• Join over 1.2 million students every month
  • Accelerate your learning by 29%
  • Unlimited access from just £6.99 per month

Why did women fail to gain the vote between 1900-1914?

Extracts from this document...

Introduction

Kirsty O'Hara 11DPN Suffragettes Coursework History 2002-2003 Why did women fail to gain the vote between 1900-1914? In the early 19th century very few men had never considered the fact that women were not equal at all. They had limited restrictions to what they could do; women seemed to have the same rights of children, criminals and lunatics. If a woman was to marry, her husband owned her property as well as his own. If they were to have children, by law the husband had more rights over his children than the mother she had no legal rights over them. If the wife or husband were to want a divorce it would be very difficult to do so as the husband would own all of the women's processions not only would she lose her processions she would lose her children as well. Middle class women were looked at very differently to working class women. They were thought as to delicate or empty headed to work. The husband would insist that the wife should not have to clean the house as they were too wealthy, they would hire servants. The men believed the women should be the angels of the house. Although there had been improvements they still had a long way to go before they had the right to vote. ...read more.

Middle

Very strong arguments came up about the fact that women DID NOT have the right to vote and nor should they ever. A handbill that was published by the NUWSS, this handbill held a very strong argument! "Let the women help, two heads are better than one!" The men thought that because the women did not go to war or did not fight for their country then they did not have the authority to ask for the vote, they believed that "The voter in giving a vote, pledges him-self to uphold the consequences of his vote at all costs and that women are physically incapable of making this pledge." Queen Victoria also had a very strong opinion of the matter she said, "With the vote women would become the most bate-full, heartless and disgusting of human beings. Where would be the protection which man was intended to give the weaker sex?" So it wasn't all the women that thought they should have the right to vote because there were many women out there against it. Another famous person who was against women getting the vote was Florence Nightingale she believed that there were more important issues to worry about. When John Stuart Mill suggested that there was suffrage he was faced with a range of hard beat arguments against the measure. ...read more.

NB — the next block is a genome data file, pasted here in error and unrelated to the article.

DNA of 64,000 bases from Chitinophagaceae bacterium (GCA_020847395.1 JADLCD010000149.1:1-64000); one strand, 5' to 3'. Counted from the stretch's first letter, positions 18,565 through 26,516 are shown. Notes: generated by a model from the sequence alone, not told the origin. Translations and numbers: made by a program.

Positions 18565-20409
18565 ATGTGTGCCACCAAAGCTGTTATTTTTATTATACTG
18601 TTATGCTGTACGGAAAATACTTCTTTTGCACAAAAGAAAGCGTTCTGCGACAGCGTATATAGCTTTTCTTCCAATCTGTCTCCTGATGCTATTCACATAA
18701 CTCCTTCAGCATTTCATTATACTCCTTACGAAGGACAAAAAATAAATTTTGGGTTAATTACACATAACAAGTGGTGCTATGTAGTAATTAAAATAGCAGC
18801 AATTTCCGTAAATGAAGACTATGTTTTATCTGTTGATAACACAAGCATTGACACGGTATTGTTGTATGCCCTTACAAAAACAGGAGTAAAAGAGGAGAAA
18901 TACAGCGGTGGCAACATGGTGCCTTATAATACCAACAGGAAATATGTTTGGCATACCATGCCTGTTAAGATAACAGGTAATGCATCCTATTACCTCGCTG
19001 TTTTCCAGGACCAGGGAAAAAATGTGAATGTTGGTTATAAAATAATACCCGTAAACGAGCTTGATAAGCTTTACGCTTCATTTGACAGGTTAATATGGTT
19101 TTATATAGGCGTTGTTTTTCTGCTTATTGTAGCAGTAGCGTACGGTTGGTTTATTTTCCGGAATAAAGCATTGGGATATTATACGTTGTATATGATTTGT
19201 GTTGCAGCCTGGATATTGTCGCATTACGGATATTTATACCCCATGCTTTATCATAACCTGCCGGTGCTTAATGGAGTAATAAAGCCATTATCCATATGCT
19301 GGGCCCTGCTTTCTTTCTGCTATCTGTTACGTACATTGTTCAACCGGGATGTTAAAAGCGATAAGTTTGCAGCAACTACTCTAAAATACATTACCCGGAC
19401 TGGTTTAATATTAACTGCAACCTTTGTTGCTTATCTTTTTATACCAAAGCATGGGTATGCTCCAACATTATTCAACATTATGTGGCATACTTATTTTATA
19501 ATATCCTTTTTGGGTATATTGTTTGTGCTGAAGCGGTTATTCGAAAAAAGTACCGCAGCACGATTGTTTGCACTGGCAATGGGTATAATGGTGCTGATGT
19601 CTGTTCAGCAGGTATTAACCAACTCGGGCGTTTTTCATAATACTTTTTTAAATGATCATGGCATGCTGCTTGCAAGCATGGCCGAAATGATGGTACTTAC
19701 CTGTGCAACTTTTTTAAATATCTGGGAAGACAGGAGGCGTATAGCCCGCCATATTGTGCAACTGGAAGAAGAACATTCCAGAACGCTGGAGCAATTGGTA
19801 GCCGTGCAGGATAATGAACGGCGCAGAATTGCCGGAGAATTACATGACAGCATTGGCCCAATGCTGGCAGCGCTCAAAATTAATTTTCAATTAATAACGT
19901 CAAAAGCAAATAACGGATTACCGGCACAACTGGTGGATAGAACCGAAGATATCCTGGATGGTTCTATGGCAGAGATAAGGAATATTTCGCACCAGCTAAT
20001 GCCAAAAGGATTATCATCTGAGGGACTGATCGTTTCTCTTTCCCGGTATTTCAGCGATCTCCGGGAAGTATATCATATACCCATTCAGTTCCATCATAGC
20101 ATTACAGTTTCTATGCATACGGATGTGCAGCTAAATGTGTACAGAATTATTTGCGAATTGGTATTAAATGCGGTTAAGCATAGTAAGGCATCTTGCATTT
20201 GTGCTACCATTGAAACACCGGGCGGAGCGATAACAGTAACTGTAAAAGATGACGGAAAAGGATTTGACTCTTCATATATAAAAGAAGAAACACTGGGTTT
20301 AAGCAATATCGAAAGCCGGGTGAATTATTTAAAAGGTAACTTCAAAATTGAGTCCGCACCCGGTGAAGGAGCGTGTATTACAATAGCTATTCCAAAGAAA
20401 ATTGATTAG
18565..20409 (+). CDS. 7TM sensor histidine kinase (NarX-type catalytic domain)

Conclusion

The Pankhursts and Flora Drummond were sent to prison for inciting a crowd to rush the House of Commons. When they were sent to prison they decided to go on a hunger strike of part of their protest, this was a good way to get the sympathy vote due to the fact that the prison wardens came up with the idea to force feed the prisoners. They would put a tube down their throats and fill it with liquid. This was very degrading but they gained the sympathy vote. However, in 1913 the government out smarted them by enforcing a new act called the cat and mouse. If the prisoner went on a hunger strike they would simply let them out of prison to recover from he hunger strike and when they were well again they would bring them back to finish there sentence. There is little disbelieving that the suffragettes' increasing violence disturbed support for the women's cause. By 1913 many suffragettes were in prison, and the Pankhursts were working on there campaign from Paris. The suffragettes had certainly raised the profile of the issues but they had also damaged their own cause. They had set out to gain the vote but all they did was lose the trust and goodwill of many of the supporters' Mps and liberals. The people that mattered turned their backs the suffragettes were denied the right to vote yet again in 1914. ...read more.